Today I went to Alta Vista Gardens with my friend, Debbie Friedrich. I brought an In-n-Out cheeseburger, protein-style, for my picnic lunch because that’s how I picnic. And then Debbie showed me the gardens. You guys. They are lovely. You should go. Somewhere in the images below there is a self portrait. A frillion dollars if you can spot it. (Debbie took the nice photo of me below. She takes really great photos in general.)
I flew to Seattle over the weekend. It was frosty and cold but the sun was shining and I didn’t take my sunglasses because I didn’t think I’d need them. It was Seattle. But there was the sun waiting for me when I got off the plane, saying hello, welcome, hope you have a good weekend.
In the morning, the leaves and grass were tipped in ice and crunched underfoot. My sister was busy scraping ice off the windshield with her credit card and I bent low to take photos of the groundcover. Not helpful in the grand scheme of things, or even in helping us get to the conference on time, but look what we would have missed.
I went for work, but I spent that time with my sister because we work together and so it didn’t seem worky at all. We talked about energy work and healing and Spirit Guides and how many times we’ve already died in our lives up til now. It turns out we’ve both already died quite a few times but that’s great because we’ve had at least one more new life than death so far. That’s how it works.
I hurtled home in the stratosphere, hanging by a thread in the Universe, and pondered quantum physics. My niece and I had discussed the night before how nothing really exists when you get right down to it because of the space between atoms which makes you and I and everything basically air. Or not air, actually, a vacuum. I held that thought and wondered if it was scary or unnatural feeling and realized no, it wasn’t.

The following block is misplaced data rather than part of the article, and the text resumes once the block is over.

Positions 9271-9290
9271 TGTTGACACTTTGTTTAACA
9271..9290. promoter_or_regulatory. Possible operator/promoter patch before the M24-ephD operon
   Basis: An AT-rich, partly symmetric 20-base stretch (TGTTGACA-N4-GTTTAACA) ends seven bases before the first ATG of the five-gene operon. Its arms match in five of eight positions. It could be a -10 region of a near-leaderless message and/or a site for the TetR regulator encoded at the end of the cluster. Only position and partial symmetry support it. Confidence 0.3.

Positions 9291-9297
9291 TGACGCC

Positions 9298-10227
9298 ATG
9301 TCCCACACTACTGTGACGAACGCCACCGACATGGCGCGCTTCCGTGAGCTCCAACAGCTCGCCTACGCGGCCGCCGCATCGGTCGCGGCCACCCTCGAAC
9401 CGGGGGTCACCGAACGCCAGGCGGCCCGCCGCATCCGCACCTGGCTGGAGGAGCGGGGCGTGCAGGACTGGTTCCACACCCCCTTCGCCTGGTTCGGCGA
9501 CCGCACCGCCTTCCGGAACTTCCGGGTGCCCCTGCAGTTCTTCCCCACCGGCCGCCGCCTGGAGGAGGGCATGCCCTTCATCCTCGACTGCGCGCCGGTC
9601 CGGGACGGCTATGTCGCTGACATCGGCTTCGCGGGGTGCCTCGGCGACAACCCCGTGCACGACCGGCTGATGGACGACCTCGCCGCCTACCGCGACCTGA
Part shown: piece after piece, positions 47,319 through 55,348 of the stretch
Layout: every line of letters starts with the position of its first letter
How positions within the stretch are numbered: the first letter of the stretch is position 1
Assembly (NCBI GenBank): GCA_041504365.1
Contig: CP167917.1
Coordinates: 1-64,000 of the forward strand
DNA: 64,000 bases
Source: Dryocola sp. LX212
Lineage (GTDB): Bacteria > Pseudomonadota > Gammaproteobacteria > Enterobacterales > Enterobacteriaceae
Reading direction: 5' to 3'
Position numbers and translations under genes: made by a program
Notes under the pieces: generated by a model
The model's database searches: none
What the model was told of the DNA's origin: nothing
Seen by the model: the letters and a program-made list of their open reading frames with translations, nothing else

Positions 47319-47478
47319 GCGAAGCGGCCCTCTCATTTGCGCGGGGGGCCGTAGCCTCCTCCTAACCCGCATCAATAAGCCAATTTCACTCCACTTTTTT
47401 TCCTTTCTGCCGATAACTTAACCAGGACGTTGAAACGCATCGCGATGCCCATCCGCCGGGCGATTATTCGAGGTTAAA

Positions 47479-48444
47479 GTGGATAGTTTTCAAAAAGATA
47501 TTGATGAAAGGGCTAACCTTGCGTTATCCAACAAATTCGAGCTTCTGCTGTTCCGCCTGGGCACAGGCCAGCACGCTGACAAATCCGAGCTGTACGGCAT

We came closer to earth and finally I saw the rooftops and then the cars moving along streets that snaked across the earth creating grids of order which made my brain happy and contented just to watch. The engines roared and the pressure in the cabin changed and some babies started to cry and I thought, as I popped my ears, I remember when mine were babies and dreading that moment in every flight and how the other people on the plane would start to judge you and wish you didn’t exist and that you were in a vacuum, so I smiled at the mom and sent her a hug in my mind.
The green rushed up to meet us and I knew what I was made of was love, in those in between spots where the atoms weren’t. Even when we forget for awhile, if we just look at the frosty grass and hug our family and smile at a stranger, maybe we can feel it again and stronger and longer next time.
Turning 43 has just helped reinforce what I felt when I turned 42 – I’m so happy in my 40s. I love it here! My brain works well, my physical body has never been healthier and I no longer worry so much about what other people think about me. That has been a long time coming.
For my birthday this year, my daughter, her fiance, my son and my husband all put on a game night in my building’s rec center. Some of my friends and extended family showed up and we hung out and played games. It was completely low-key and perfect. I may have made about 10-gallons of Mac-and-Cheese for everyone.
Alex picked these blue orchids for some of the table decorations. I can’t stop staring at them. There is something very silky and sultry and full of passion about them.
They are totally and uniquely themselves. They embrace their variations of vibrant color and show it off with pride. And in the recesses, way in the centers, you can see the deep, still wisdom that lies there.
I suppose that’s what I’m going to be aspiring to this year.
You guys. Here we have – weird orange cloud cover, flowering Dogwoods, early(EARLY) Spring in San Diego, and date night with my husband. It’s pretty much as good as when you peel an orange and you get those little baby slices in there and you’re all hey! Baby orange slices!
This is what people think of when they think of San Diego in March (or February, when this photo was taken). What you can’t see: the cluster of homeless people just to the left that yelled at me when I walked past. One guy had just puked. There was a dog among them. My friend said, “Let’s go by them together. Better to walk by that way.” I hate that what she said is true and I hate that this is a very real part of what San Diego is now.
But you can’t see any of that in this shot. Just look at how blue the sky is.